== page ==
QLDC building manager hands $780,000 contract to staff member

by Peter Newport - Jan 19, 2022

(Read Update: Wilkinson defends QLDC contract.)

Queenstown Lakes District Council building services manager Chris English handed colleague Jason Wilkinson a contract in February 2018 that had totalled $789,640 by November 2021. The contract is still running.

Jason Wilkinson (Facebook).

Mr Wilkinson was working as a team leader in the council’s building services section when he negotiated a deal with Mr English to resign from QLDC on February 16, 2018, and then start work as an external contractor three days later (February 19).

There was no bid, tender or approval process involved, according to QLDC emails released to Crux under Official Information legislation. (Editor: Crux has subsequently learnt from Mr Wilkinson that he did go through a procurement process 2 years later.)

Emails also show the council did not carry out a cost-benefit analysis to look at the potential for saving money by keeping the work in house.

QLDC has told Crux that around 50% of their building inspection work is now outsourced with only 50% being undertaken by QLDC staff, due to difficulty in hiring suitably qualified people.

The council says this mix allows QLDC to maintain the various performance parameters required for building permit accreditation.

The contract with QLDC allowed Mr Wilkinson to continue using a QLDC vehicle as well as other resources needed for the job. There is no suggestion that Mr Wilkinson did anything wrong or illegal in negotiating his transition from employee to contractor.

Mr English told Mr Wilkinson in an email dated January 11, 2018, that a letter of resignation would need to accompany the new contract as “Jason, we can’t have you on two payrolls!”

QLDC has told Crux that no procurement rules came into play as the need for building inspectors was desperate and Mr English wanted to keep the services of Mr Wilkinson.

However, Crux understands procurement rules, which according to the Office of the Auditor General in 2021 were widely ignored by QLDC and lacked proper records, still apply - no matter how urgent the issuing of a significant contract.

The English-Wilkinson contract came only weeks before QLDC hired Ruth Stokes via her company ZQN7 Ltd, which went on to be paid more than $600,000 for the review of council bylaws.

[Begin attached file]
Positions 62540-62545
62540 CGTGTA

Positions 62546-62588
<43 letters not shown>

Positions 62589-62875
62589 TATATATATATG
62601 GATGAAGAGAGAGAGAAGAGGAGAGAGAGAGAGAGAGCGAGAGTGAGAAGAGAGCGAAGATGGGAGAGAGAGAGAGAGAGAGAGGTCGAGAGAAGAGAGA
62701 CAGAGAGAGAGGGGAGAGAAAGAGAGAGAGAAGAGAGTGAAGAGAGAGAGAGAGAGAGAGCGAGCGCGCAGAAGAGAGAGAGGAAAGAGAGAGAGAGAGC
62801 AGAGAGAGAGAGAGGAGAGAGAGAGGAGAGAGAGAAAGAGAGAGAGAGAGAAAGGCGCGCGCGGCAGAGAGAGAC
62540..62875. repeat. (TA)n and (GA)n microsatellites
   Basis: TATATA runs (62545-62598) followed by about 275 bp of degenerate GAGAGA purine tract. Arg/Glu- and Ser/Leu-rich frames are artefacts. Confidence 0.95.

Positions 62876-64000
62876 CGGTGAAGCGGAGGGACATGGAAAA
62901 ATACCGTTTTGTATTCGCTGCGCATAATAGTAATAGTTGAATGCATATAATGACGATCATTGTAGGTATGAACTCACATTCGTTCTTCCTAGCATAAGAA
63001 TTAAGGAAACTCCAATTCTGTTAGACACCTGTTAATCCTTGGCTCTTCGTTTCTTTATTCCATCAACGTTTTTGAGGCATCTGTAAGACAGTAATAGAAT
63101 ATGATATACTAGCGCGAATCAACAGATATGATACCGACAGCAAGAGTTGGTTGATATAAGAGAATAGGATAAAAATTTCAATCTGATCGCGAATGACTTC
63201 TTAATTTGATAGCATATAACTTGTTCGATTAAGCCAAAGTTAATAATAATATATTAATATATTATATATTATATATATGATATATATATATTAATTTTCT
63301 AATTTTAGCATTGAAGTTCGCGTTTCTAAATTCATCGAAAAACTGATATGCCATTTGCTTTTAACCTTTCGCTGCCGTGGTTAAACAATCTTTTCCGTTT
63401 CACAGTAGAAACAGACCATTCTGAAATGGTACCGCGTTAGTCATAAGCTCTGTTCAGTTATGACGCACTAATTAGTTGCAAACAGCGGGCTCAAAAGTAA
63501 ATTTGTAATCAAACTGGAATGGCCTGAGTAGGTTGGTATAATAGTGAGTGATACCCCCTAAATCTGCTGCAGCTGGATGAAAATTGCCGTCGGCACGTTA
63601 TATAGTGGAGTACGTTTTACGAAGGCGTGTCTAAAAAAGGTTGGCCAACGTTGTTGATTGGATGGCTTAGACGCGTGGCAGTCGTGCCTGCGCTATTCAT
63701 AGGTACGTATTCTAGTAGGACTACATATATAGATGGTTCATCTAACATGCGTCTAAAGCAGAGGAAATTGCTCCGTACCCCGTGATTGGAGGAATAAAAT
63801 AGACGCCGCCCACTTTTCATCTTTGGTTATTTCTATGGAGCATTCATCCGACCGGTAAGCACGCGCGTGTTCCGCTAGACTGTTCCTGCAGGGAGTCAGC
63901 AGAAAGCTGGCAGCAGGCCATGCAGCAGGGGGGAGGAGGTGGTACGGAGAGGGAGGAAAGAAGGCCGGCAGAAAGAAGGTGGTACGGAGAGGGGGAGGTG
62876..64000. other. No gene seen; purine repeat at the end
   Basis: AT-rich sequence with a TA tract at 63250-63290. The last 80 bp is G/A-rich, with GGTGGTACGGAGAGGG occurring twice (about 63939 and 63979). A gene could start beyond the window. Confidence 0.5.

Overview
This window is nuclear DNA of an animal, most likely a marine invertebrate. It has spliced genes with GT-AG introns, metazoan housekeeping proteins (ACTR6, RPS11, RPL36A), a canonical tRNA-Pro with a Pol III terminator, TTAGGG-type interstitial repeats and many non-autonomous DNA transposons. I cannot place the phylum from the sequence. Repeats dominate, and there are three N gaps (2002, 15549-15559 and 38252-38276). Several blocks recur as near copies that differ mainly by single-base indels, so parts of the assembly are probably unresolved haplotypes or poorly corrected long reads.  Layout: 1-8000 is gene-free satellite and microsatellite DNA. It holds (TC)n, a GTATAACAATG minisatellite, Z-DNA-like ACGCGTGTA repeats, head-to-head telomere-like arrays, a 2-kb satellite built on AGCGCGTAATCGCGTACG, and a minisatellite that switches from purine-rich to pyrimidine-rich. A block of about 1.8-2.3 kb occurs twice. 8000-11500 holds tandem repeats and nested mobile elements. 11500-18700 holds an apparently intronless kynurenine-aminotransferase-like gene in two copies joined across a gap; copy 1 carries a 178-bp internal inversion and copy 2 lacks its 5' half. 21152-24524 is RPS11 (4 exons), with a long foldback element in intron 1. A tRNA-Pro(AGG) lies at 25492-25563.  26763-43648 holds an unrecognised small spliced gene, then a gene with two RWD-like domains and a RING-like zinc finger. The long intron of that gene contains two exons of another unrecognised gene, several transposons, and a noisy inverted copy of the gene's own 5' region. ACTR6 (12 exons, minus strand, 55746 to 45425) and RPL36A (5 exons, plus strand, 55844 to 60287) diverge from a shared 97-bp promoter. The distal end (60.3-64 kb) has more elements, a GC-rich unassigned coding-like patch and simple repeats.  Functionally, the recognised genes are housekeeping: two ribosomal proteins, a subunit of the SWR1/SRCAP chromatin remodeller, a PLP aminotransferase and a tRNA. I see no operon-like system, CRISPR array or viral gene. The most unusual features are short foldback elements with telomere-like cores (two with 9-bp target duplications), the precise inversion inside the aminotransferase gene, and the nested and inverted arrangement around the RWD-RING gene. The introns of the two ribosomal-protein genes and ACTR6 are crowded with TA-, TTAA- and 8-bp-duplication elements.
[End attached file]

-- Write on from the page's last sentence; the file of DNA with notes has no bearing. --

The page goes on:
Wilkinson is not returning our calls

Crux has left messages with Mr Wilkinson, but he has not returned our calls either late in 2021 or this week.

He formed his own business, Regulatory Compliance Services Ltd (RCS), on January 25, 2018, only a couple of weeks before QLDC signed the new contract. QLDC financial records show contract payments to Jason Wilkinson TA (trading as) Regulatory Compliance Services.

Emails released to Crux show that QLDC had agreed to provide Jason Wilkinson, via his new company, with "...work from day one. We want to make sure we fulfil our commitment to you."

QLDC has consistently said it is too difficult for them to answer questions from Crux as to how many former QLDC staff are now working on consultant contracts – but RCS was picked up by Crux from a list of more than 400 contractors as being a new company with no trading prior to QLDC revenue.

An eagle-eyed Crux reader then identified Jason Wilkinson as a former council staff member.

The money paid to RCS is detailed in the QLDC list of contractors supplied to Crux under Official Information legislation in November 2021:

Jason Wilkinson trading as RCS


Payments from QLDC








2021/2022 (part year to date)



Total at November 2021



What Next?

The Office of the Auditor General (OAG) last year found that QLDC was not following its own financial procurement rules and failing to keep proper records. This followed a year-long Crux investigation into ZQN7 Ltd.

The OAG agreed, however, with the QLDC internal enquiry that found none of the multiple breaches, involving approximately 300 transactions a month, were deliberate.

Crux is in ongoing talks with the Office of the Ombudsman to explore what consequences should follow if QLDC is found to have deliberately broken their own financial rules over an extended period.

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